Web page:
Now You Can Google Your House to See If You Should Go Solar

The search giant releases an online tool that lets homeowners instantly determine how much money they can save by installing solar panels.

(Photo: Google)

Aug 19, 2015· 1 MIN READ
Kristine Wong is a regular contributor to TakePart and a multimedia journalist who reports on energy, the environment, sustainable business, and food.

Google has put itself on the map by funding more than $2 billion in renewable energy projects.

Now the search giant wants to map the amount of sunlight your rooftop receives—and help you decide if it makes financial sense to go solar.

Dubbed Project Sunroof, the recently released online tool lets you type in your address and find out how much space you have for solar panels on your roof, how many hours of rooftop sunlight you’ll get a year, and how much money you’d save.

After you type in your address, a Google Earth image of your home and the surrounding neighborhood appears, with the roofs appearing in colors ranging from purple to yellow to indicate how much sunlight is striking the surface. The photos, however, appear in some cases to be at least one or two years old.

“As Google, we knew we had the expertise to do this well using Google maps and aerial imaging,” said Barry Fischer, a Google spokesperson. “Project Sunroof draws upon the same high-resolution imagery that powers Google Earth.”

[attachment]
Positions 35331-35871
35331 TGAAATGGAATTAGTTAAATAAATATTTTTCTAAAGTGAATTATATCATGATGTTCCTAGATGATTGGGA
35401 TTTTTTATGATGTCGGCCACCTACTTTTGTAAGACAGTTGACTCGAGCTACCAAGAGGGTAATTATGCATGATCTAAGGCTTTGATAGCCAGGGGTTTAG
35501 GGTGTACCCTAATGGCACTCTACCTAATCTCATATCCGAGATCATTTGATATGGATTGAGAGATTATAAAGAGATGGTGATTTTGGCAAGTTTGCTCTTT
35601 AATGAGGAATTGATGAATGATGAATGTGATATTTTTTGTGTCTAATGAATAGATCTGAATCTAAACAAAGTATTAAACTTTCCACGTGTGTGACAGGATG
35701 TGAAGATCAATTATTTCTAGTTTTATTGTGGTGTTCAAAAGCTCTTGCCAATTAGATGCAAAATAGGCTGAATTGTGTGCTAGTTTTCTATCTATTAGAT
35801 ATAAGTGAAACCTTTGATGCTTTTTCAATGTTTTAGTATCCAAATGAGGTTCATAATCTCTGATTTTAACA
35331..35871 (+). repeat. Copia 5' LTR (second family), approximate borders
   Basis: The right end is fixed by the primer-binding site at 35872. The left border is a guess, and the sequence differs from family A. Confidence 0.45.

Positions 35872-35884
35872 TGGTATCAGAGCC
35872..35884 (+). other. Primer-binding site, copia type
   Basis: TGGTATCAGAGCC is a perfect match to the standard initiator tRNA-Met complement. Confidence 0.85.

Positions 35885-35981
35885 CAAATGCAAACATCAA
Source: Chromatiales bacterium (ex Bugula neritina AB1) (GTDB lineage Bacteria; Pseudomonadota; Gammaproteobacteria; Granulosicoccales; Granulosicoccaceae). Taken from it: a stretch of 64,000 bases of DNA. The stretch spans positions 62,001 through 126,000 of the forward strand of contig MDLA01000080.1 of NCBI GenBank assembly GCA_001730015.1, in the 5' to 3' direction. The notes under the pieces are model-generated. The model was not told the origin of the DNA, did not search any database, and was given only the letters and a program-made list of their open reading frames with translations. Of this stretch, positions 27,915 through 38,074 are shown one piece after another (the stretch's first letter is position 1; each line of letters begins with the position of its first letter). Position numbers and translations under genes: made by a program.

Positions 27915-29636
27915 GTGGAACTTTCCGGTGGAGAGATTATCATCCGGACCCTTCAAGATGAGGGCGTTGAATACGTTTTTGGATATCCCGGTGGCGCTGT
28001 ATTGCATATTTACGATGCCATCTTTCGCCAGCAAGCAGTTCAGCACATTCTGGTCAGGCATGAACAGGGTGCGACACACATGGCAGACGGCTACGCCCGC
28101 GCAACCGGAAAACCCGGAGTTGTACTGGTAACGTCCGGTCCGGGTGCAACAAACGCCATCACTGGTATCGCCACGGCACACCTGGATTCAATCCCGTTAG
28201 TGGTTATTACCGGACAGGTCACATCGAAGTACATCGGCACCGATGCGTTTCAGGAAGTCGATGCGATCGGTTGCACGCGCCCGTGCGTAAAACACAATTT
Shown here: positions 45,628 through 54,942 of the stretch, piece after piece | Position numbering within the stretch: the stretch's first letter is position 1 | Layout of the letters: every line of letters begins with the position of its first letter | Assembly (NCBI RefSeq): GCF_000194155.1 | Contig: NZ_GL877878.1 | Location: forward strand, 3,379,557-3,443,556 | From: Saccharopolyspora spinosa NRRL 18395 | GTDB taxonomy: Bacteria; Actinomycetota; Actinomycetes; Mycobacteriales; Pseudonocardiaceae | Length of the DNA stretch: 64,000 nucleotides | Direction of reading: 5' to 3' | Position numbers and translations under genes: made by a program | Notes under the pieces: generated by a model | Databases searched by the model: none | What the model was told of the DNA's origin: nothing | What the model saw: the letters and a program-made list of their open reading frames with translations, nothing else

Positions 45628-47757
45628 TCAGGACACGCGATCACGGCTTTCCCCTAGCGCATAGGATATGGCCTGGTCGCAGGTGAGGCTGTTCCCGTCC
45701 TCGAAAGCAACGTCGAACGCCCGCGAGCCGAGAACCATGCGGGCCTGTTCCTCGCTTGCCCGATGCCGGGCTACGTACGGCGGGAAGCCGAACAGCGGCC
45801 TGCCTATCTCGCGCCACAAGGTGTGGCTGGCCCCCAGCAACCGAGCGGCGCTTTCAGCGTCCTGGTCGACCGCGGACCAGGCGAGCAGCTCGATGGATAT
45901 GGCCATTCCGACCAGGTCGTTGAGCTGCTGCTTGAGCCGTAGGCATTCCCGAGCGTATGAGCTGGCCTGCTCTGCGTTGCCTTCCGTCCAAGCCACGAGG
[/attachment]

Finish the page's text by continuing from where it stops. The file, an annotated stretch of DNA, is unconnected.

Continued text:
The project—which started as the “20 percent time” effort of a Cambridge, Massachusetts–based Google software engineer—is a latecomer to the solar mapping scene.

City and state governments, the United States Department of Energy, and solar installers such as Sungevity have developed similar tools enabling curious homeowners to type in their address and determine how much solar power they would get from a photovoltaic system.

But Google’s tool—which is still a pilot and only available for residents of the San Francisco Bay Area, Boston, and Fresno, California—appears to be unique, as it uses machine learning to distinguish a rooftop from, say, adjacent trees or lawns.

The team found that the accuracy of estimates of a roof’s solar capacity was increased by reducing the computer’s chance of mistakenly including surrounding trees or lawns when calculating the rooftop’s exposure to sunlight.

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“Based on our testing, we found that using machine-learning techniques alone helped reduce classification errors by 75 percent compared to using traditional methods of determining the boundaries of buildings and rooftops,” Fischer said.

The method is also being applied to solar in other ways. Students at Duke University, for instance, are using machine learning to estimate U.S. solar capacity.

Project Sunroof will also recommend the size of solar system you should install based on your average electricity bill. And it calculates how much you’ll save depending on whether you opt to finance the solar array with a loan, by leasing, or by purchase. Then it presents the option to request a consultation with Google’s solar provider partners—SunWork, Vivint, SunEdison, SunPower, or NRG Solar.

Fischer said in the future Google will collect a referral fee from those companies when a potential customer contacts it through Project Sunroof.

Google plans to expand the tool to other areas of the United States.

“During the coming months we’ll be exploring how to make the tool better and more widely available,” Fischer said.